15 April 2010

Senegal: Koranic Students Kept in 'Slave-Like' Conditions - HRW

Dakar — Hundreds of religious leaders running Koranic schools in Senegal are keeping their students in "slave-like" conditions, forcing them into exploitative labour through begging on the streets and depriving them of food or medicines, says US-based Human Rights Watch (HRW) in a new report.

The governments of Senegal and Guinea-Bissau, Islamic leaders and parents are failing to stop the practice and protect children from such exploitation and abuse, it says.

"As the forced begging is done with a view towards exploitation, it is a practice akin to slavery," says HRW. "For at least 50,000 children in Senegal, economic exploitation is masquerading as religious education, as children are forced to beg for long hours to benefit the teacher, and are subjected to severe physical abuse for failing to meet his quota," Matthew Wells, report author, told IRIN.

These children, who live with a 'marabout' (religious leader) and attend his school or 'daara' are known as 'talibés' in Senegal. Over half of them are under age 10 and some as young as four. They spend over seven hours each day pacing the streets to reach their quota - on average 87 US cents - and the "overwhelming majority" HRW spoke to, are regularly beaten if they do not bring back the full amount.

Some 99 percent of the 'talibés' HRW spoke to must beg for their own food and medicines.

"When I could not bring the quota, the 'marabout' beat me - even if I lacked five CFA [francs], he beat me. It was always the 'marabout' himself," a 13-year-old former 'talibé' told HRW. "He took out the electric cable and... I stood there and... he hit me over and over, generally on the back but at times he missed and hit my head."

Punishment also includes chaining and stress positions, which could constitute torture, the report said.

Each year hundreds flee the 'daara' to return home, live on the streets, or find one of a dozen rehabilitation houses run by NGOs.

Most of the children come from poor families in rural Senegal or Guinea-Bissau, who are convinced that their children face a better future under a 'marabout"s care. A minority hail from Guinea, Gambia and Mali.

Profit

According to HRW, 'marabouts' keep most of the money raised by 'talibés' and can reap significant profits: a 'marabout' in the Dakar suburb of Guédiawaye with 150 'talibés' in his 'daara' earns US$116,000 per year.

Begging is vital to the existence of a 'daara', 'marabouts' told HRW, to cover food, rent and other related costs.

Ousamane Diamanka, a 'marabout' in Grand Yoff, a Dakar suburb, with 20 'talibés' in his charge, told IRIN: "Some 'marabouts' exploit children and keep the money for themselves, but the majority do not - we take good care of the children, take them to hospital when they are sick, and allow them to visit their families regularly."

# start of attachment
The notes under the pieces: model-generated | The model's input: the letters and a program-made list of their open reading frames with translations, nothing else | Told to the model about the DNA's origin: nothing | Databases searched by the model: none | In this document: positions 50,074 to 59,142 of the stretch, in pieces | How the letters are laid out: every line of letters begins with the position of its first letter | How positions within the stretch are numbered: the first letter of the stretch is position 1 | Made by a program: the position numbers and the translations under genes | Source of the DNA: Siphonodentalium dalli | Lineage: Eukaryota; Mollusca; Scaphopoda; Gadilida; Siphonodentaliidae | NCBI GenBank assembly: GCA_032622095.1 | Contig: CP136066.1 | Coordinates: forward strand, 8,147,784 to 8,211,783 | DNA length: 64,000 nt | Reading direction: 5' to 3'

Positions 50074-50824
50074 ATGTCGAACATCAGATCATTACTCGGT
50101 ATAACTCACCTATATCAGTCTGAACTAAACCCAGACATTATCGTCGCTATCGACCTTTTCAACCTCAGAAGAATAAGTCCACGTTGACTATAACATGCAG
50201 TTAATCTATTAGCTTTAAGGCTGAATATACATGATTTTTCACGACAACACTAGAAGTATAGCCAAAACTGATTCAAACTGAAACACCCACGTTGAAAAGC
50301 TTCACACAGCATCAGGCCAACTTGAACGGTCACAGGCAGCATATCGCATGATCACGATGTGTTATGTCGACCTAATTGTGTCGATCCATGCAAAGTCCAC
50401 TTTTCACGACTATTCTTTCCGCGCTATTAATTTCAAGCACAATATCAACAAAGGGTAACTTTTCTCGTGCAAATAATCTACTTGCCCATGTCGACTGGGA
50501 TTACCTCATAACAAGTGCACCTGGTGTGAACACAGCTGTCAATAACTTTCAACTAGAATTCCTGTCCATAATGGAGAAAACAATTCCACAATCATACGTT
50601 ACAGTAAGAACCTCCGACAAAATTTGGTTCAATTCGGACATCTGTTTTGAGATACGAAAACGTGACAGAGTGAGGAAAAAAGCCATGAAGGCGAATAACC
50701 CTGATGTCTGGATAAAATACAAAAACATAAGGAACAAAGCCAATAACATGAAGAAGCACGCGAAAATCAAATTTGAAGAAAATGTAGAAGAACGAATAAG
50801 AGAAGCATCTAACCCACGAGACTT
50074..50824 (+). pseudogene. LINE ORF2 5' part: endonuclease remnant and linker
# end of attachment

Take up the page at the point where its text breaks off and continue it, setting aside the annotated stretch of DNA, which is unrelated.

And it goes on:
Solutions

Improving living conditions by regulating 'daaras' and setting minimum standards for them is one way forward, says HRW. The government is currently modernizing and improving conditions in 100 of these schools. This is an improvement, Wells told IRIN, "but since the number of talibés forced to beg continues to rise, the government's action is clearly insufficient."

There is currently no official monitoring and reporting system in place for abuses in 'daaras', and only one NGO - SamuSocial - systematically reports all abuses it comes across to the authorities.

Too often, said HRW, the generosity of aid agencies, which provide medicines and materials to 'marabouts', just further inflates their profits.

Another way forward is to enforce existing laws.

Forcing children to beg for economic gain is illegal under the Convention on the Rights of the Child and the African Charter on the Rights and Welfare of the child; while trafficking children goes against anti-trafficking legislation; and Senegal's penal code criminalizes physical abuse of children.

But the authorities still do not prosecute 'marabouts' who force 'talibés' to beg, says HRW. The organization is also critical of NGOs that pushed the government to pass the 2005 anti-trafficking law, but have not denounced the government's failure to implement it, says Wells.

Martin Dawes, spokesperson for the UN Children's Fund (UNICEF), told IRIN: "As an agency we advocate on a regular basis with governments, and are working to improve child protection systems. Abuse of children is against the law. We welcome this report and renew our call to the relevant authorities to protect children and respect their rights."

Failure to enforce the law emboldens child traffickers and 'marabouts', said HRW, and caused the number of 'daaras' to double between 2002 and 2009, according an official in the Ministry of Family.

Politicians are often too intimidated by the significant social, political and economic power of 'marabouts', to crack down on them.

"If you touch any of the 'marabouts', you touch the brotherhoods, and that is very difficult here. You lose votes; maybe you lose office; and you face trouble," said an official in the Family Ministry.

However, a number of religious leaders and prominent Islamic scholars in Senegal would be allied with the government in stopping enforced begging, said Wells. "The government could more proactively reach out to these leaders to ensure regulation and accountability are not interpreted as a threat to Koranic education, but merely to those who corrupt it."

[ This report does not necessarily reflect the views of the United Nations ]

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